Spring Cleaning Your New Year’s Resolutions

photo3Happy spring! The warmer weather and blooming flowers give us energy to do a bit of spring cleaning. However, I’m not talking about the traditional spring cleaning of your house or office; I am referring to re-evaluating the goals you set for yourself in January. Have you found yourself slipping back to old, less healthy habits? Has your enthusiasm and motivation to accomplish these goals waned with each passing month? If so, you’re not alone.

I feel that the New Year brings with it hope, numerous possibilities and a clean slate. What did you hope to accomplish in 2014? Do any of your goals involve health, nutrition or being more active? If so, keep reading.
One of my goals is to continue to help motivate others to make small, achievable lifestyle changes in 2014 and I feel that spring is the perfect time to dust off those New Year’s resolutions that you haven’t yet achieved and develop a plan to accomplish them before 2014.

Let’s get started . . . . First, think about what you want or wish for, but currently do not have. I say “wish” because sometimes we are too afraid or nervous to write down a particular desire when we feel it is inappropriate or we feel we don’t deserve it. I feel that calling this your “wish” list gives it a positive feeling and provides you with the courage to begin to take the steps necessary to achieve your wishes or goals. Use whichever word works the best for you.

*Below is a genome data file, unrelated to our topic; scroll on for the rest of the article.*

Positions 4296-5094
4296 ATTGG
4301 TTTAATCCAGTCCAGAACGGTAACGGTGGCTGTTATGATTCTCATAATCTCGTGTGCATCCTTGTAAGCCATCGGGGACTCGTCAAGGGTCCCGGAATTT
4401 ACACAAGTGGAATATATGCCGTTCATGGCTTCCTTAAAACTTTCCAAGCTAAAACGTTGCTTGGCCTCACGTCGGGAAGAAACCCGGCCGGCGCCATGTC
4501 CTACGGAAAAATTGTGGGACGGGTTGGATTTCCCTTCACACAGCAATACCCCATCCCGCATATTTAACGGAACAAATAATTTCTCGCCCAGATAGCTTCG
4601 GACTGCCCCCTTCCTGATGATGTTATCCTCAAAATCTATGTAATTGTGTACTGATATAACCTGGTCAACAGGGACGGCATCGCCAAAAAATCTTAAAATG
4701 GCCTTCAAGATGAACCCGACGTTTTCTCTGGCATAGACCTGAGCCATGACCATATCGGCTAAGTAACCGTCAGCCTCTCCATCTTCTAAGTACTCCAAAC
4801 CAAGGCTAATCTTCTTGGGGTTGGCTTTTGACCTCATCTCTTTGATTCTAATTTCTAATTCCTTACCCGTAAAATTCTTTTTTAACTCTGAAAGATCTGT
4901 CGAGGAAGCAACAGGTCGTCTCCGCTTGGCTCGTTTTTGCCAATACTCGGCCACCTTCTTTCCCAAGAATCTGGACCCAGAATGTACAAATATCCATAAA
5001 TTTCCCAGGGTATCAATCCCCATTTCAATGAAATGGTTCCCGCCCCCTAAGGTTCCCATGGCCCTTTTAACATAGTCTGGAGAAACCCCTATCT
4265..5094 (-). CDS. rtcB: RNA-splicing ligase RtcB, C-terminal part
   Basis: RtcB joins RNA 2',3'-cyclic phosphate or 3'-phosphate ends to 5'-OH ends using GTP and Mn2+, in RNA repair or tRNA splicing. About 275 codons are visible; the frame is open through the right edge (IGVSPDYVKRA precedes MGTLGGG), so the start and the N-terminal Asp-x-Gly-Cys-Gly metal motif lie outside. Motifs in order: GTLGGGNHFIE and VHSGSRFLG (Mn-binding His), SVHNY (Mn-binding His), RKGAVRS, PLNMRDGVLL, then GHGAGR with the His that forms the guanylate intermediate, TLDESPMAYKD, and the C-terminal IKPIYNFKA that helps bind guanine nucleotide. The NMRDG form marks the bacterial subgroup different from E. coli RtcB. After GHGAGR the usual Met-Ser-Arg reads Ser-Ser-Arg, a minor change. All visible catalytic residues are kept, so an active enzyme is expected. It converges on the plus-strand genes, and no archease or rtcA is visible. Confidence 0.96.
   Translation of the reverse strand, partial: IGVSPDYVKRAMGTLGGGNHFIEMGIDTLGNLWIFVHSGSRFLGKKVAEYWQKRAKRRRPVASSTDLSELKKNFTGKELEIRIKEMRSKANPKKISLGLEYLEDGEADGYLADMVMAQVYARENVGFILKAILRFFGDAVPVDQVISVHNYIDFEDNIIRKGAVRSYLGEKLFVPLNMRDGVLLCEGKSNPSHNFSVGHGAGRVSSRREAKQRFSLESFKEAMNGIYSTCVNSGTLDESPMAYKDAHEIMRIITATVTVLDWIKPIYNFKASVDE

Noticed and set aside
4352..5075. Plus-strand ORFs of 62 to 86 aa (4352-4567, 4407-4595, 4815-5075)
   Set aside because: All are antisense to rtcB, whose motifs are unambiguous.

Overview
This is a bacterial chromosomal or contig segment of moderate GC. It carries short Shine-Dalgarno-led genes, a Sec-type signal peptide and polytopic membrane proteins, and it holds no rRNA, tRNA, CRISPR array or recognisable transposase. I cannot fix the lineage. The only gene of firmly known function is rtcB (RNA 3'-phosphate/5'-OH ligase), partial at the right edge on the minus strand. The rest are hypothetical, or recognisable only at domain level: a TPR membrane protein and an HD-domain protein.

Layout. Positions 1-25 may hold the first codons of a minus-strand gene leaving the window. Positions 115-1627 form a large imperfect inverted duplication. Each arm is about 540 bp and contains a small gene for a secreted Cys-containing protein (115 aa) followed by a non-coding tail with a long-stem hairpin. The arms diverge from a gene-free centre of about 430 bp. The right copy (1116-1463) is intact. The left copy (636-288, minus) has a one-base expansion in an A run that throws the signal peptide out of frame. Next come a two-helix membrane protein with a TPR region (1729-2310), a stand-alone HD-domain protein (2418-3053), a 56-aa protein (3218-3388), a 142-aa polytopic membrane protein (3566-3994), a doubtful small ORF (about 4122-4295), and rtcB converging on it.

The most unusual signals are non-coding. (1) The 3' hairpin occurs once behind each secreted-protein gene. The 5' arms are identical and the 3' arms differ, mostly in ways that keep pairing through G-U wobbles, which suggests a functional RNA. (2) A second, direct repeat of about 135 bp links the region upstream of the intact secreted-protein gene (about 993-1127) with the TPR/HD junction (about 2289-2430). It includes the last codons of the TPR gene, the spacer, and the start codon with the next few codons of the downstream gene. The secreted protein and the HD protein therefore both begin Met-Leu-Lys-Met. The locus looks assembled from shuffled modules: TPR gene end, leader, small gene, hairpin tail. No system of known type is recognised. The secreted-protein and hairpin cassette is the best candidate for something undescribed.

Your goal can be anything like running two miles without stopping, preparing at least three healthy, balanced meals at home each week, eating one fresh fruit each day, or practicing yoga two mornings each week. Notice I did not mention losing weight as a goal. Losing weight is the RESULT of making positive lifestyle changes and should not be your wish. Adapting healthy lifestyle changes are the steps required to reach a weight loss or weight maintenance goal.

Grab a pen and paper and make your wish list by following these guidelines:

Your goals:
• Must be specific and positively stated. “I will eat 5 fruits and vegetables daily” verses “I will eat more fruits and vegetables daily.”
• Need to be important to you, the goal setter. “I need to do this or I want to do this” are better than “I should do this.”
• Must be under your control. Losing weight is NOT a goal; it is a result. Goals are the actions that you take to reach a result. Set short-term goals (about 2 to 6 weeks long). “I will eat until I am moderately full rather than overfull for two meals each day.”

Take some time to create your list.

Make each wish as specific as possible and achievable as well as something that YOU want. In order to make your wish come true, the desire to achieve it has to come from YOU and not be the wish of someone else.
Have fun with this list. It will give you something to strive for, look forward to and a great reason to wake up and start each day!

First appeared in The Stonington, Mystic and Lyme Times, March 2010.

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